SARASOTA, Fla.—Attention car enthusiasts: a collection of vintage vehicles is just a short drive away. Sarasota Classic Car Museum is America’s 2nd oldest continually operating classic car museum.
Located across the street from The Ringling Museum, this car exhibit features 90 automobiles and is constantly rotating to showcase a variety of modern, vintage and one-of-a-kind vehicles.
“The way it’s designed, you kind of walk through history in a beginning to current era, if you will,” said Nathan Clary, sales manager of Vintage Motors of Sarasota, which is a partner of the museum. “Starting with horseless carriages, Brass Era cars...to early American cars, starting with the 20s, 30s, progressing through history. So you can kind of see the evolution of the automobile.”
Tours are self-guided and available seven days per week. Visitors can learn details about each automobile, such as its manufacturer, date created, weight and its cost if it was bought new.
And no museum would be complete without some celebrity memorabilia!
“My favorite car in the museum...would probably have to be the John Ringling's Silver Ghost. I like Rolls-Royces, and I like history and that car has got it both,” said Clary. “It was John Ringling’s personal Silver Ghost. It was known as the circus car that would go on the circus train and follow the Ringling Brother Circus where ever it went across the country, so he would have something to be driven in while he was in each town.”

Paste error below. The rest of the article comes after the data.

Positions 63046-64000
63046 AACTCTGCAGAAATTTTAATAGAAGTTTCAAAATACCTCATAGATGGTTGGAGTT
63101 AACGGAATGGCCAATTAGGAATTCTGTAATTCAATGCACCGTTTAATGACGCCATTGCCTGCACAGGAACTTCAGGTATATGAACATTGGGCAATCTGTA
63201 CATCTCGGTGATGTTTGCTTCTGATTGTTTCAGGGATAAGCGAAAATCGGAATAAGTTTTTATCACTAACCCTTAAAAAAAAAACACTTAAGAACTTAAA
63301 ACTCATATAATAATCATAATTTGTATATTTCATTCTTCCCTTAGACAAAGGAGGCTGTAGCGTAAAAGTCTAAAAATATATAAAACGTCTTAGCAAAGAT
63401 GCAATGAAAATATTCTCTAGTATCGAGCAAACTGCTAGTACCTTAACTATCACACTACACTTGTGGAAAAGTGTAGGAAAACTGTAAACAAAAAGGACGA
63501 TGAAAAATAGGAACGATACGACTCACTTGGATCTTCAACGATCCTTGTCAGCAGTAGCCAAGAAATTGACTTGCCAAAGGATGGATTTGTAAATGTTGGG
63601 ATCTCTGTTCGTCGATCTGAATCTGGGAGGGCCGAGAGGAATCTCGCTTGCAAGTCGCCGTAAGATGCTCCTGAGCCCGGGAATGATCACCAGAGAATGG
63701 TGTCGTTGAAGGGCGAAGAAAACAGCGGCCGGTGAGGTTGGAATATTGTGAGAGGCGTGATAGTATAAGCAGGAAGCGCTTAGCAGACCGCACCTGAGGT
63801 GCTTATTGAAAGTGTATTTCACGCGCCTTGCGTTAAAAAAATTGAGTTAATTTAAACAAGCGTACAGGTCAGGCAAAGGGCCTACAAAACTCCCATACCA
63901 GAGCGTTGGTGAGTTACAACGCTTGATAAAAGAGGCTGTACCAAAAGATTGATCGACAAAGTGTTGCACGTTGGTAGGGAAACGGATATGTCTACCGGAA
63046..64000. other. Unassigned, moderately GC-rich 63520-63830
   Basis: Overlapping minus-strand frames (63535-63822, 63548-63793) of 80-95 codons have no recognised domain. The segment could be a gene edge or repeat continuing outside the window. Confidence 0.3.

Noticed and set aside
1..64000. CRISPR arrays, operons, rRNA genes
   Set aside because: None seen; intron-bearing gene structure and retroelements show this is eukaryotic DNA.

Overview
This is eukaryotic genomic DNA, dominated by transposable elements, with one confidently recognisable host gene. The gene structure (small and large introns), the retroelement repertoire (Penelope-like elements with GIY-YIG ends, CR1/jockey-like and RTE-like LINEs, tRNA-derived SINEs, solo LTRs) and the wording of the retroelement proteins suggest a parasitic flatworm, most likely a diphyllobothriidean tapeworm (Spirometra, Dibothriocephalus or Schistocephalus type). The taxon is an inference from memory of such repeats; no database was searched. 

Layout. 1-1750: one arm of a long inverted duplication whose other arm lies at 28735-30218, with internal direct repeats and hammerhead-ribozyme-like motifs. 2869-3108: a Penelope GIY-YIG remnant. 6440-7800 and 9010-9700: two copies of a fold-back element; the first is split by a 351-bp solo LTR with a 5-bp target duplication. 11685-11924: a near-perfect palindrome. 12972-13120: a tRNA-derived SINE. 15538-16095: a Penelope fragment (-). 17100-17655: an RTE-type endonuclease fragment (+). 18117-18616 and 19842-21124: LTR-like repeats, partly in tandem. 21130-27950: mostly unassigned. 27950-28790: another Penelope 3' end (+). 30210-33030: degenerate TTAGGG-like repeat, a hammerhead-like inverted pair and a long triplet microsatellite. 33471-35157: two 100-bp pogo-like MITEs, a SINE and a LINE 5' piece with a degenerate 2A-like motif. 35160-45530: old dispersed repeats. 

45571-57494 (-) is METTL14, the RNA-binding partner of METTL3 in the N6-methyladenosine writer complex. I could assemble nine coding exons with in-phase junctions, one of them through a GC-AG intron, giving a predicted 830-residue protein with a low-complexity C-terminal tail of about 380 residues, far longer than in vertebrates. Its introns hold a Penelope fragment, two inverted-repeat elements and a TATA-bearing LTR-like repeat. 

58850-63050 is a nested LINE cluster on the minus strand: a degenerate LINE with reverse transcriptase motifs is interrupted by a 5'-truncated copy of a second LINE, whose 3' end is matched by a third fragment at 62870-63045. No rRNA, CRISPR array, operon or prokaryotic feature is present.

Sarasota Classic Car Museum is also home to a recreation of Abraham Lincoln’s funeral hearse. “We were actually approached by the history channel and were asked if we would like to receive that piece if they built it. It was built in Clearwater so it was an easy delivery for them,” said Clary.
Admission to the museum is $14.85 for adults and $9.25 for children 12 and under. Kids five and under get in free. You can find military, senior and group discounts here.
If you like what you see, you can check out the classic cars for sale next door at Vintage Motors of Sarasota.
To learn more about the museum, check out their website.